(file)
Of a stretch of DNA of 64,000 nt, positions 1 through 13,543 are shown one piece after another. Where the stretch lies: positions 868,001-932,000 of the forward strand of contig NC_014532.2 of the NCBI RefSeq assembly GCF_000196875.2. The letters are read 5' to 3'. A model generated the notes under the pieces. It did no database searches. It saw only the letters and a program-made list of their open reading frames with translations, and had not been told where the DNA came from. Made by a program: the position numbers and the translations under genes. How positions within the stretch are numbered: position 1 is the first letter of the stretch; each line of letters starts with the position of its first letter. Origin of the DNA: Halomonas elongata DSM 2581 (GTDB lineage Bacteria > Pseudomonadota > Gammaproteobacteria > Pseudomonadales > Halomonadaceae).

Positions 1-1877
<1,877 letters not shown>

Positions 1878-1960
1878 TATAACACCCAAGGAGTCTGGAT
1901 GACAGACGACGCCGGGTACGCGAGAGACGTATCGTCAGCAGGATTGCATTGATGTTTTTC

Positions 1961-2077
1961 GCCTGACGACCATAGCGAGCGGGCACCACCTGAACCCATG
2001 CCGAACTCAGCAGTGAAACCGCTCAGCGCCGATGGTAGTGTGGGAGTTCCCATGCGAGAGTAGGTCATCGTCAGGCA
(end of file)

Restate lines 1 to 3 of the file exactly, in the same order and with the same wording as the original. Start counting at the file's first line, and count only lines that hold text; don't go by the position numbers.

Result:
Of a stretch of DNA of 64,000 nt, positions 1 through 13,543 are shown one piece after another. Where the stretch lies: positions 868,001-932,000 of the forward strand of contig NC_014532.2 of the NCBI RefSeq assembly GCF_000196875.2. The letters are read 5' to 3'. A model generated the notes under the pieces. It did no database searches. It saw only the letters and a program-made list of their open reading frames with translations, and had not been told where the DNA came from. Made by a program: the position numbers and the translations under genes. How positions within the stretch are numbered: position 1 is the first letter of the stretch; each line of letters starts with the position of its first letter. Origin of the DNA: Halomonas elongata DSM 2581 (GTDB lineage Bacteria > Pseudomonadota > Gammaproteobacteria > Pseudomonadales > Halomonadaceae).

Positions 1-1877
<1,877 letters not shown>